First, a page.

- Health savings for the long term – HDHPs are the only health insurance plan that you can pair with an HSA. You own the contributions both you and your employer make to your HSA. And they never expire. The funds can be saved or invested in stocks and mutual funds, making these accounts function as a medical safety net. This is beneficial if you lose your employment or your employer changes your health insurance options. Or if your health insurance company decides to discontinue the plan you’re on, or you experience a catastrophic event. Any of which could leave you scrambling to cover unexpected medical expenses. And in the event you don’t spend your contributions before the age of 65, you can use that money, tax-free, for any expenses. Just like another retirement account.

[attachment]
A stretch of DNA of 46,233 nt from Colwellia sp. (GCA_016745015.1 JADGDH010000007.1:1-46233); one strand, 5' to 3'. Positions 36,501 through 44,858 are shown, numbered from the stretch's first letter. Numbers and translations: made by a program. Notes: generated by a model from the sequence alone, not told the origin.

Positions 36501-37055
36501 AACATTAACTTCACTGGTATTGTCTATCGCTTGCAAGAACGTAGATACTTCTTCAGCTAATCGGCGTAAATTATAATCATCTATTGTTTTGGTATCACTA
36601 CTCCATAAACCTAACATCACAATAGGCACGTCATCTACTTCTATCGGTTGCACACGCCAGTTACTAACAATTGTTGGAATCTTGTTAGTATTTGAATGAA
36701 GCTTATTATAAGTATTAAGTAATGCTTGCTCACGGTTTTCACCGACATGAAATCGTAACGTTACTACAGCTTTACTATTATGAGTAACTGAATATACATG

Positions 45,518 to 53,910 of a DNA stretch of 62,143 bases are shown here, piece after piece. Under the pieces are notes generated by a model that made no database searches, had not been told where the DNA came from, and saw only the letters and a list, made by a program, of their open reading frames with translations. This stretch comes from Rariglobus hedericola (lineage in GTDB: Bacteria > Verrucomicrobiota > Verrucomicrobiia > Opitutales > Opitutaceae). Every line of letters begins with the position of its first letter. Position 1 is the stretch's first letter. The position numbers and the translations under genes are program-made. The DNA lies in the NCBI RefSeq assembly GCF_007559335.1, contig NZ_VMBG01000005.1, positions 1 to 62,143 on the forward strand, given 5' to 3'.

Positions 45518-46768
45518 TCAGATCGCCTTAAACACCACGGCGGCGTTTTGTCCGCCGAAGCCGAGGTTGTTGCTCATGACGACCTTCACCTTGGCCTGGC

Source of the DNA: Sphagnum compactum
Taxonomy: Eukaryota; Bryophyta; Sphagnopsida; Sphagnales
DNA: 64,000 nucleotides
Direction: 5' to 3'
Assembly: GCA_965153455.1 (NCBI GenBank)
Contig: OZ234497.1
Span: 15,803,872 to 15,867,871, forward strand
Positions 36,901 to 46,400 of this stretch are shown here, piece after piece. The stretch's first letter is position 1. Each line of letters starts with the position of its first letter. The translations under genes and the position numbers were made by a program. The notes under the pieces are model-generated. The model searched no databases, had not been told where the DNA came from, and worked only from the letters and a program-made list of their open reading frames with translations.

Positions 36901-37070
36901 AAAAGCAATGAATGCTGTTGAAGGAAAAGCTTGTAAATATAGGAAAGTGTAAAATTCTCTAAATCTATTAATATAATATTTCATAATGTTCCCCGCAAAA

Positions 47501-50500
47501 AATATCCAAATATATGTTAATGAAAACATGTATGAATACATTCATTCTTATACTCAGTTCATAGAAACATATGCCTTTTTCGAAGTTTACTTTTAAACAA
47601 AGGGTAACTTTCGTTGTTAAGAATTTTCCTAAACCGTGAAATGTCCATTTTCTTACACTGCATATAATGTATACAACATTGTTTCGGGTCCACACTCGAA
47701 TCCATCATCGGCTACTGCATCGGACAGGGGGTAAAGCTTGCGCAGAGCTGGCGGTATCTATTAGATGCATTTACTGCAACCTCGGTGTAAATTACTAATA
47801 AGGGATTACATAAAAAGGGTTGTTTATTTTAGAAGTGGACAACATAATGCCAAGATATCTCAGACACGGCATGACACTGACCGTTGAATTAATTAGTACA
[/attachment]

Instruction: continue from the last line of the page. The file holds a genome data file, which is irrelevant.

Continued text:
Is This Plan Right for Me?
The right health insurance plan for you lies at the nexus of affordability and appropriate coverage. You must be able to afford the monthly premium but also the annual out-of-pocket maximum in case you experience a catastrophic event.
The plan must also provide adequate coverage for your current medical needs. As well as those in the foreseeable future (e.g. having a baby, knee surgery, etc.). Inadequate coverage could cause your out-of-pocket expenses to get out of hand quickly.
So take a look at the specifics for the HDHP you’re being offered. Can you afford that monthly premium? If yes, then take a look at what procedures, treatments, and prescriptions are covered and at what levels. When taking coverage levels into account, can you afford the copays, co-insurance, and other out-of-pocket costs?